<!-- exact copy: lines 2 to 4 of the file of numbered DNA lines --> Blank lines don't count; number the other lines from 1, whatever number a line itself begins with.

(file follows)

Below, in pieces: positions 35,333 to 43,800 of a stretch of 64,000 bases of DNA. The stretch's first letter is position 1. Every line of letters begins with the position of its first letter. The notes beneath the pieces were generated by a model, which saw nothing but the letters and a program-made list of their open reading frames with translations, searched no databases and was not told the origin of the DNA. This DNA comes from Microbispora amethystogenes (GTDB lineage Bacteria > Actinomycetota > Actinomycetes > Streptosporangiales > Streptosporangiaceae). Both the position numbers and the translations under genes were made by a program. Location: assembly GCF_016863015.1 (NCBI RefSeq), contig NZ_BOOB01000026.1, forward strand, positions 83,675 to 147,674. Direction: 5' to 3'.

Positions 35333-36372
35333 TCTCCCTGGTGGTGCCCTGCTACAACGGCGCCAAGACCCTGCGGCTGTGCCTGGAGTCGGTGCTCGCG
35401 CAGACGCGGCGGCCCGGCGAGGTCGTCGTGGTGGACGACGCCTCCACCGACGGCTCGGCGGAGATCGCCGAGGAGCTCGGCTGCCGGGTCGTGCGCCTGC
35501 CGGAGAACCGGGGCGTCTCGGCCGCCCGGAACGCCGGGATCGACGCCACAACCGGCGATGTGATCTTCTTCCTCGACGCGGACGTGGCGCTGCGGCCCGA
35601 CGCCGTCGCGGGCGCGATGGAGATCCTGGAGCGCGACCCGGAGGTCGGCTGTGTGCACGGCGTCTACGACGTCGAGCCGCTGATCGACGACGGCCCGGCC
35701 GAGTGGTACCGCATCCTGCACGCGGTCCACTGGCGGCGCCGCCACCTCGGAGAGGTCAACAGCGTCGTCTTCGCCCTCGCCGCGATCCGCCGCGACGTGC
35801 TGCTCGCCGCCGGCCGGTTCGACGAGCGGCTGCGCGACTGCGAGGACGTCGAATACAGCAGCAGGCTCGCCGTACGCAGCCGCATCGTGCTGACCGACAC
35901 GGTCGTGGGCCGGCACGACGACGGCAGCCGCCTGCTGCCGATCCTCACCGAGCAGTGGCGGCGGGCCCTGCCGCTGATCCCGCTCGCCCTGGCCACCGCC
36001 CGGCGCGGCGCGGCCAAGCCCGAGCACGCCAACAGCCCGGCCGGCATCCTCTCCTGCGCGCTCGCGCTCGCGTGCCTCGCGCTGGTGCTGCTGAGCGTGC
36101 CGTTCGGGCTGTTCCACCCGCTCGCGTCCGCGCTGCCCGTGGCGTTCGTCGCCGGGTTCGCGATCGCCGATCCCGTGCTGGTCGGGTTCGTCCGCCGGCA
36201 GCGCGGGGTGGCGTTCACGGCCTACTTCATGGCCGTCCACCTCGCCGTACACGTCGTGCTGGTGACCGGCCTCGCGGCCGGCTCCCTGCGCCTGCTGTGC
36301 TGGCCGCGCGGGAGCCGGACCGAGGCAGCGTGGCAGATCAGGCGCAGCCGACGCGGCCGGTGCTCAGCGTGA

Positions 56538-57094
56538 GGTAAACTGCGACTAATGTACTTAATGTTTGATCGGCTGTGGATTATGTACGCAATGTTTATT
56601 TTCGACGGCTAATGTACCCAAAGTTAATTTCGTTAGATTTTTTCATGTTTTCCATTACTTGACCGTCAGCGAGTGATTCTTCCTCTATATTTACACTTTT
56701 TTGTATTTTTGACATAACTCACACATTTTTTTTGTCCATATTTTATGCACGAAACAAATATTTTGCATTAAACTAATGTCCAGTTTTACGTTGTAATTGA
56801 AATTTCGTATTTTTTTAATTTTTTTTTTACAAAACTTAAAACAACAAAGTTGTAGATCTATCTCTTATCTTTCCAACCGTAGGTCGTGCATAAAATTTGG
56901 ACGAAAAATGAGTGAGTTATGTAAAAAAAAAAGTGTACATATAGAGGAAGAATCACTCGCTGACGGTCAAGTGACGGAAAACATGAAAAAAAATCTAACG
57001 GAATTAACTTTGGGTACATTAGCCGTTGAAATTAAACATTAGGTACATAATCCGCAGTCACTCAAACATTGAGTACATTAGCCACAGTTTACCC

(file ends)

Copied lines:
Positions 35333-36372
35333 TCTCCCTGGTGGTGCCCTGCTACAACGGCGCCAAGACCCTGCGGCTGTGCCTGGAGTCGGTGCTCGCG
35401 CAGACGCGGCGGCCCGGCGAGGTCGTCGTGGTGGACGACGCCTCCACCGACGGCTCGGCGGAGATCGCCGAGGAGCTCGGCTGCCGGGTCGTGCGCCTGC